This is your brain on exercise…got it?

Cathleen Kronemer, NSCA-CPT, is a Certified Health Coach and a longtime fitness instructor at the Jewish Community Center. 

By Cathleen Kronemer, NSCA-CPT, Certified Health Coach

A brief glance in the mirror at the gym provides a fairly accurate picture of what is happening to our bodies as we exercise.  We train our biceps hard, and they grow in response to the stimulus placed upon them.  Be it overload, high volume, or hypertrophy training, we have visual proof that what we are doing is working.

What about the benefits that we cannot see? An expanding body of research shows that exercise can actually improve the performance of the brain by boosting memory and cognitive processing speed. While exercise is benefitting your musculature, could it also be creating a stronger, faster brain?

It has long been believed that the human brain contains a fixed number of neurons – brain cells that help us think. Determined at birth, scientists did not think the brain was capable of regenerating such cells, a process known as neurogenesis.  However, studies performed on mice by Dr. Fred Gage and colleagues at the Salk University in San Diego proved startlingly otherwise. 

Dr. Gage’s research indicated that the brains of mice that were allowed to run vigorously on a wheel actually produced up to three times as many new neurons as the mice that didn’t exercise. Furthermore, these same mice easily navigated through complex mazes, leading the team of scientists to conclude that these new neurons were responsible for improved thinking.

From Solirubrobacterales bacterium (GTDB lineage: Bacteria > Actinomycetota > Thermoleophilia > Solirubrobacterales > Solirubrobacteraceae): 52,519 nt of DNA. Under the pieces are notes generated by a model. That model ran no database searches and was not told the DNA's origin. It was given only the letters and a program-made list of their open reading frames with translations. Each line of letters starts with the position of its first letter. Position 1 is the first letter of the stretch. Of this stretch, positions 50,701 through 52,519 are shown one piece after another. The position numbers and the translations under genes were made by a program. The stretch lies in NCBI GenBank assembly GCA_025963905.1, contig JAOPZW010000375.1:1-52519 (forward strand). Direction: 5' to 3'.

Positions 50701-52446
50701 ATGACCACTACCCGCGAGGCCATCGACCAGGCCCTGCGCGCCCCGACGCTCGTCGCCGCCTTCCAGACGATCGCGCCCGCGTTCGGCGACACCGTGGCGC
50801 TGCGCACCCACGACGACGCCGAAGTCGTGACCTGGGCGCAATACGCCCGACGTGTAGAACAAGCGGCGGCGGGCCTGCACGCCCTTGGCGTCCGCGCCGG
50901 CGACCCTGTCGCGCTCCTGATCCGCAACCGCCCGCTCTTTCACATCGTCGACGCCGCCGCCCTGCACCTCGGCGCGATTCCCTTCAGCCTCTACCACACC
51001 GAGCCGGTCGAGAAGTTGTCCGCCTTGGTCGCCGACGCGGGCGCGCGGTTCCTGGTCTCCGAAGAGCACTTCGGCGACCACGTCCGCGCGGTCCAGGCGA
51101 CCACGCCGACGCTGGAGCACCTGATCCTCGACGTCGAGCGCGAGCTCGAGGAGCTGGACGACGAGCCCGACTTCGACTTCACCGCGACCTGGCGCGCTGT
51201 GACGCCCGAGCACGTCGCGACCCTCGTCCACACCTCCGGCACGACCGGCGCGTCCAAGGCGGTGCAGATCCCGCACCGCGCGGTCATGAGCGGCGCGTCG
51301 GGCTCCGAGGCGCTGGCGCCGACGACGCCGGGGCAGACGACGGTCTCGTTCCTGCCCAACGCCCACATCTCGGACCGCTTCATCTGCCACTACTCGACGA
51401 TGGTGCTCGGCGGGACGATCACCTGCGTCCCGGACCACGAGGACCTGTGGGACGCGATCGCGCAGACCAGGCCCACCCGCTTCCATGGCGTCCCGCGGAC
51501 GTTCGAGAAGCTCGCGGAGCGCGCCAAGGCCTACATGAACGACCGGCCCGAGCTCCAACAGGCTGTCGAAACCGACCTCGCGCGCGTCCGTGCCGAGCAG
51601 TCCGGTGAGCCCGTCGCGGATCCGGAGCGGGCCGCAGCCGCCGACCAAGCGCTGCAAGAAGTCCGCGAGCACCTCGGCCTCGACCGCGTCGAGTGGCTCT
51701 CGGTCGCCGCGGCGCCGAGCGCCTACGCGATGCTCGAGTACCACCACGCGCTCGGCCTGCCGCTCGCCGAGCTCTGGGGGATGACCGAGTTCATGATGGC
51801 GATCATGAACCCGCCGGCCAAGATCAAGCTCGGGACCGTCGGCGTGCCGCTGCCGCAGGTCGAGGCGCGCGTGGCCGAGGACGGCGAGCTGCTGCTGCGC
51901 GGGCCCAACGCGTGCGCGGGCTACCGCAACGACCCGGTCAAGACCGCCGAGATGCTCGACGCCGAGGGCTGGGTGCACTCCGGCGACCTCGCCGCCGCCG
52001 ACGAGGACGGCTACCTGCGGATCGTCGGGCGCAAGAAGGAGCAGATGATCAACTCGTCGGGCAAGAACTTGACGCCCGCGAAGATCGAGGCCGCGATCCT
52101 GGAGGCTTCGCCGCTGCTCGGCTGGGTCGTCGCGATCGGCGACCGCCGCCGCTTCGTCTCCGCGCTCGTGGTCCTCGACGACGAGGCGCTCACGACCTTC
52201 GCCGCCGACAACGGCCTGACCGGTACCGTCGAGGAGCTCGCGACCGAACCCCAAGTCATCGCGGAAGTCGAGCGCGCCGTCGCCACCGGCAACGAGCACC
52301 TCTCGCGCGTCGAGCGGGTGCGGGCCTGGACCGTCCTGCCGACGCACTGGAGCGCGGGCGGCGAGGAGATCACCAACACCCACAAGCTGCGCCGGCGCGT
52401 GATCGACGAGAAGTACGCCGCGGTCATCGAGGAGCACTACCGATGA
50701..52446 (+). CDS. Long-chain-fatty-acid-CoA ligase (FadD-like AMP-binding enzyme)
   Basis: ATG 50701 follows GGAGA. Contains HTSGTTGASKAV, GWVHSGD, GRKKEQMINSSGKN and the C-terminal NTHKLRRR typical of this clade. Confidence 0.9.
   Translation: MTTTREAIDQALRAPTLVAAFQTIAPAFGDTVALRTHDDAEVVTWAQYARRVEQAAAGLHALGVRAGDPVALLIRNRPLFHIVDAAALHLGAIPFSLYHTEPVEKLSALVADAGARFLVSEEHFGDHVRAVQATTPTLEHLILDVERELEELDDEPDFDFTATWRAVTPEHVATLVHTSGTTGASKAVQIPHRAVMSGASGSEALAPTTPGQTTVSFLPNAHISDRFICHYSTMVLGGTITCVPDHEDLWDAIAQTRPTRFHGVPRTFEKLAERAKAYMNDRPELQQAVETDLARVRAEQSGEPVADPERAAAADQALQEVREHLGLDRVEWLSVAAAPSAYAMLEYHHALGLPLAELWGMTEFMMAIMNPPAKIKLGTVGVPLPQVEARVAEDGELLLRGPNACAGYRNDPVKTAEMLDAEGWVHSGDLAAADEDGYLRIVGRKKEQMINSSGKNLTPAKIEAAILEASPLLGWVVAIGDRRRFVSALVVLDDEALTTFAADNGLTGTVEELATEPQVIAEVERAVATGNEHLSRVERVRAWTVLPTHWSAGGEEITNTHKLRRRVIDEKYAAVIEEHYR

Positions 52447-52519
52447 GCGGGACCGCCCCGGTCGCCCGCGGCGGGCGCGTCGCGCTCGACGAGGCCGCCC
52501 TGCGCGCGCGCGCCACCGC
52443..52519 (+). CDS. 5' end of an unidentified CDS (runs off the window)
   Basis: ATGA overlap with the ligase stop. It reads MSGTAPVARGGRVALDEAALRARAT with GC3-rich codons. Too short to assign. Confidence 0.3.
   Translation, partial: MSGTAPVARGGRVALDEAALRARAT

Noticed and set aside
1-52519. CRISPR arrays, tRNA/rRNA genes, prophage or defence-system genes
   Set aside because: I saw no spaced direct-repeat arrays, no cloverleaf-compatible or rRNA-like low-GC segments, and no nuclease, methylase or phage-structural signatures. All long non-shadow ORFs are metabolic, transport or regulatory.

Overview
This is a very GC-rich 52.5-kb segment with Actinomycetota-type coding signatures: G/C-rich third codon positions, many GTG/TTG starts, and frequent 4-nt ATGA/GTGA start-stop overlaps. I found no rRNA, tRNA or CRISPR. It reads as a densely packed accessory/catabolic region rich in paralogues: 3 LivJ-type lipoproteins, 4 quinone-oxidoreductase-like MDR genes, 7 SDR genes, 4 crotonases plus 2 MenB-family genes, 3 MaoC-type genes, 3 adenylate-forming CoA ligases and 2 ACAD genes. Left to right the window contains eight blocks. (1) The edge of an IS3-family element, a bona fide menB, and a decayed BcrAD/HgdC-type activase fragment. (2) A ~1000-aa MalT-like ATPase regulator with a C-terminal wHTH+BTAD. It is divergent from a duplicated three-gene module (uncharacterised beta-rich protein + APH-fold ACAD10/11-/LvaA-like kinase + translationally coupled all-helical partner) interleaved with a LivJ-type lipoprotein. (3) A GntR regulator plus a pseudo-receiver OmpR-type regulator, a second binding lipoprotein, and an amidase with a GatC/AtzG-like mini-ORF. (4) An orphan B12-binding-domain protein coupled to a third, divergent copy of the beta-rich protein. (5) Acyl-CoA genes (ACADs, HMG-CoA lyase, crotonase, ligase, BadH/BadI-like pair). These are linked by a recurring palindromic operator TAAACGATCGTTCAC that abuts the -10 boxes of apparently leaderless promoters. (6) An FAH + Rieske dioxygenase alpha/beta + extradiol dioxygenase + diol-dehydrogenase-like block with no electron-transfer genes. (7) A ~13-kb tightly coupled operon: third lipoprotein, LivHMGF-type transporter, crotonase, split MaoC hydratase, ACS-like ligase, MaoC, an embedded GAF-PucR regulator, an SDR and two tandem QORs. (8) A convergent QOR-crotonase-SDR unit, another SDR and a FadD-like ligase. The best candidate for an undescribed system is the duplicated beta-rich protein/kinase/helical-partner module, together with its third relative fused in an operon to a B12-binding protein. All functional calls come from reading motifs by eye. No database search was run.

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As it turns out, the human brain is likewise capable of neurogenesis, and exercise seems to be a huge contributor to this activity.  Neuroscientists at Columbia University in New York published a study in which a group of individuals ranging in age from 21 to 45 began exercising for 1 hour, 4x/ week. Over the course of 12 weeks, the test subjects not only became more fit, but MRI testing revealed that their blood flowed at a much higher volume to the specific part of the brain responsible for neurogenesis. These subjects also showed significant improvements in memory.

Many neurologists believe that the loss of neurons in the brain may be a primary cause of the cognitive decay associated with aging. With exercise proving to be a driving force toward improving the capabilities of neurogenesis, we may actually be able to have a modicum of control over our mental faculties as we proceed through our golden years. Now, not only will our brains be controlling our behavior; our rituals in the gym may actually be exercising control over our brain development!